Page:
Paul was a successful entrepreneurial businessman. With the support of his wife, Justine, he had built up an empire of various businesses primarily in the hospitality and retail area. When he came to see us, he and Justine were amicably separated and wanted to make sure their settlement worked effectively for both of them. He said their combined net assets were worth approximately $18,000,000, but he readily conceded that the value was “loose” at best. He and Justine had come to that figure after looking at various finance documents, as their primary lender had recently conducted a review of their financial position and had undertaken formal and informal valuations of various components of their assets. They had agreed to equally divide their assets, and had set out how they thought this could happen.
At the outset we were able to identify a number of areas of their in principle agreement which required further consideration. The values did not appear reliable and there were very significant tax implications of the proposed distribution which needed to be taken into account.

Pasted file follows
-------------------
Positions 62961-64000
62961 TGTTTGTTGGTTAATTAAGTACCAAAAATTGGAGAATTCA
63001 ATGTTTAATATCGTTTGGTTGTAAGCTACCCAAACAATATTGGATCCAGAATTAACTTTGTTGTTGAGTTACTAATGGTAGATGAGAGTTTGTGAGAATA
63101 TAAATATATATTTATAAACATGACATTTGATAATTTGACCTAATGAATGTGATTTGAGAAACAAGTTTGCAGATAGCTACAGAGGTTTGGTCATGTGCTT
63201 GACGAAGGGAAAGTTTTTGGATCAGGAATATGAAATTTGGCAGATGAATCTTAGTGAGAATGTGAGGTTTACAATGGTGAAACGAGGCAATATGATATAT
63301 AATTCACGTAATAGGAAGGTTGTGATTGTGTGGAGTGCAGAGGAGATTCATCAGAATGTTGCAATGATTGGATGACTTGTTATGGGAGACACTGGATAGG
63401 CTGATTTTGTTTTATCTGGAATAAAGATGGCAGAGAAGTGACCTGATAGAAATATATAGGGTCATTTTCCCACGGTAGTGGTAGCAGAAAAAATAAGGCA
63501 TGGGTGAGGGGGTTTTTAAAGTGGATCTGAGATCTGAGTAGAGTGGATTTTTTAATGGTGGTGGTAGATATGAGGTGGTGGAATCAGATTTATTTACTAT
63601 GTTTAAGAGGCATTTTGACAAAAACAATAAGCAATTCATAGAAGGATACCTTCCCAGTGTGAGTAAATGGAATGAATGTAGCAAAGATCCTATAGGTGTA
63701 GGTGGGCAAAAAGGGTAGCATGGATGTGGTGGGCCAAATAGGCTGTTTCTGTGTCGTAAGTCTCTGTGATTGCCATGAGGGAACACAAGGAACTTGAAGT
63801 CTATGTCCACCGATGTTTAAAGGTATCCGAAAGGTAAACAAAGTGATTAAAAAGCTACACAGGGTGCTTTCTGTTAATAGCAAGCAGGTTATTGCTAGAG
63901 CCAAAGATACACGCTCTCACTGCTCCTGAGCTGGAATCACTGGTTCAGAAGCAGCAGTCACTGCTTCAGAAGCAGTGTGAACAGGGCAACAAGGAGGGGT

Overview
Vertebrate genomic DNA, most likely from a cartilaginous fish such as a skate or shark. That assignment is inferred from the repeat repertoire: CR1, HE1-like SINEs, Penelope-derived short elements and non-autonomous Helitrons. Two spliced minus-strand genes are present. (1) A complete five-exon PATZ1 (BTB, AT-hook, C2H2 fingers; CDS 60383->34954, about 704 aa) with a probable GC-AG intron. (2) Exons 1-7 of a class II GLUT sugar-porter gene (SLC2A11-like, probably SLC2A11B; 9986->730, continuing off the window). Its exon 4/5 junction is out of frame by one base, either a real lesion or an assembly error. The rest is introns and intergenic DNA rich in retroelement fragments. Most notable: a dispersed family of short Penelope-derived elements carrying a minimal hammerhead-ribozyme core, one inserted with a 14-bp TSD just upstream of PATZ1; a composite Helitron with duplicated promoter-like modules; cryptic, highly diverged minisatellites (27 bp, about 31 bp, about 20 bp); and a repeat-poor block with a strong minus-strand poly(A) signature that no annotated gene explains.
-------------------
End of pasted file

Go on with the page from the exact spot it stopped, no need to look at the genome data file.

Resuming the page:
We organised for a highly experienced accountant to work with Paul and us to structure the settlement to achieve the best possible outcome for both parties. Thankfully the common sense and goodwill of Paul and Justine allowed us to work collaboratively with Justine’s lawyers and her accountant to ensure that the necessary investigations into values were able to be conducted efficiently and then to structure a very complicated settlement which enabled the parties to minimise potentially disastrous tax consequences of their initial proposal.
This is a classic example of parties working collaboratively for both of their benefit.
For further information or assistance please contact Sarah Bevan Family Lawyers.
All names and identifying features have been changed for privacy reasons in our case studies. These case studies only have basic detail in them, and you should always bear in mind that every case is unique. These case studies are examples only, and cannot be applied to your circumstances without consideration of all relevant facts.